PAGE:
So far so good…
Some of us have a workplace need to store and share data securely while others, like me, occupy a sort of half-way house position, storing some data and files in paper form while being happy to share other data across the ether. Most of us are sufficiently brand aware to feel confident in entrusting our precious financial data to one of the big banks and to use the tools they provide to move money in and out of our accounts without a second thought and anyone living in London will be touching their Oyster card several times a day onto a public terminal point while millions of us casually pay for a coffee with our credit or debit cards with casual abandon.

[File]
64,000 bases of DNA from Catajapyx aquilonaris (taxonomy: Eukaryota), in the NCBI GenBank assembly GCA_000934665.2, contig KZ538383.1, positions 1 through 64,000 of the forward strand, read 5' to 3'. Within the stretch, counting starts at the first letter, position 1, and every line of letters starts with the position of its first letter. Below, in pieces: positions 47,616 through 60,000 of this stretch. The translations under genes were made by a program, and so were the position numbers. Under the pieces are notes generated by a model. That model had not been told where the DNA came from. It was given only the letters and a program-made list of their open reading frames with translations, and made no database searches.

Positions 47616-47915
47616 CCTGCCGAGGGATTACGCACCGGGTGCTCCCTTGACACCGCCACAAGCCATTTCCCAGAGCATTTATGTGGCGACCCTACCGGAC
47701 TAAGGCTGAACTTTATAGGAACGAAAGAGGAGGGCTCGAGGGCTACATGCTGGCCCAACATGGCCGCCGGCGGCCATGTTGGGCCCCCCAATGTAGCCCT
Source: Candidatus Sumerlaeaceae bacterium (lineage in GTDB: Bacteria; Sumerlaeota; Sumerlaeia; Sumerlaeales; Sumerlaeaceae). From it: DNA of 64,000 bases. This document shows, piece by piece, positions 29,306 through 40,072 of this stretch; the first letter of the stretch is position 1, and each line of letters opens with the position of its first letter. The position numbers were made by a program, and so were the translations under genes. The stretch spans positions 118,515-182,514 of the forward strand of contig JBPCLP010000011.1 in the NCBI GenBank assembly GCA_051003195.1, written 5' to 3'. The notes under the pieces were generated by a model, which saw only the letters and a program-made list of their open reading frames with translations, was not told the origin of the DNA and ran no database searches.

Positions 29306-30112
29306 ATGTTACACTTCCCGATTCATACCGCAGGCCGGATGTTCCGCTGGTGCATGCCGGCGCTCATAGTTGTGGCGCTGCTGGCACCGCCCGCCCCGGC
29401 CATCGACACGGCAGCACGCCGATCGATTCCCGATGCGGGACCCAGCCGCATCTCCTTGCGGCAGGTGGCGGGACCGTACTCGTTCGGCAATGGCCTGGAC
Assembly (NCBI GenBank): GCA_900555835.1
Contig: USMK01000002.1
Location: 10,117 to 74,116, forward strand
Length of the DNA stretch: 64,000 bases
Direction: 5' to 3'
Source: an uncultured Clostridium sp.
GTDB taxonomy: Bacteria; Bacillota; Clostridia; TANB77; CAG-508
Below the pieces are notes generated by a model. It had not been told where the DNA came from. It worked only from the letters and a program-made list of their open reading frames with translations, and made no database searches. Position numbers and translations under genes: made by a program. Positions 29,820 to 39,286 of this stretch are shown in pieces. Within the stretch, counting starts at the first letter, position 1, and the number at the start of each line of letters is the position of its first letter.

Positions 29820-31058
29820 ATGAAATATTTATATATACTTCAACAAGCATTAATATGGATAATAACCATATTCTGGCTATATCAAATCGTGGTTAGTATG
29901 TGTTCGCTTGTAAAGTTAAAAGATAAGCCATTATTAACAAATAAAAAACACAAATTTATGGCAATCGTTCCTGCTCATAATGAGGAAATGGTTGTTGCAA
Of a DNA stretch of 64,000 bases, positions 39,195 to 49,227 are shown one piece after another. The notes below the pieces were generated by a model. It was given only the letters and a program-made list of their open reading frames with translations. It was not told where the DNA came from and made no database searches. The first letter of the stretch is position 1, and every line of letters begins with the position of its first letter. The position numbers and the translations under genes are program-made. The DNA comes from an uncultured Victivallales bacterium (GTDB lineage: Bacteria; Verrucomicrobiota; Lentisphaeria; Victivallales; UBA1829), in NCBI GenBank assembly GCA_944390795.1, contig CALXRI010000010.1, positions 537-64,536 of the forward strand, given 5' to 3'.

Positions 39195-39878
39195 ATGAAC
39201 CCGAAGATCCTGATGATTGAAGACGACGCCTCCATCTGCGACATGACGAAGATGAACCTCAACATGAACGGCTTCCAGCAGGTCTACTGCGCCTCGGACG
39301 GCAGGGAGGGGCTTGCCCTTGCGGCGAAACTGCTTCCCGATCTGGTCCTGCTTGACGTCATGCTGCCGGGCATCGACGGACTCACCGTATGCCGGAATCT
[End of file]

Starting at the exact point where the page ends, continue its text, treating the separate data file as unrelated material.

It’s only when it goes wrong, when TSB had its meltdown or any of another score of other incidents that highlight the vulnerability of our data do we get excitable about security although, for most of the TSB customers it was the prolonged inconvenience that troubled them most. In reality, while most businesses take digital security very seriously, very few individuals seem to give it a passing thought and have no qualms about dropping hundreds of images and files into Dropbox, iCloud or Google Drive. Many of us have had a busy time over a pint or two explaining that the small print on iCloud makes it clear that iCloud retains the right to use any images that we entrust to its care and, while it’s not remotely likely that a picture of you and Auntie Lil on the beach at Brighton will ever appear in Apple’s advertising, it would be entirely legal for him to do so.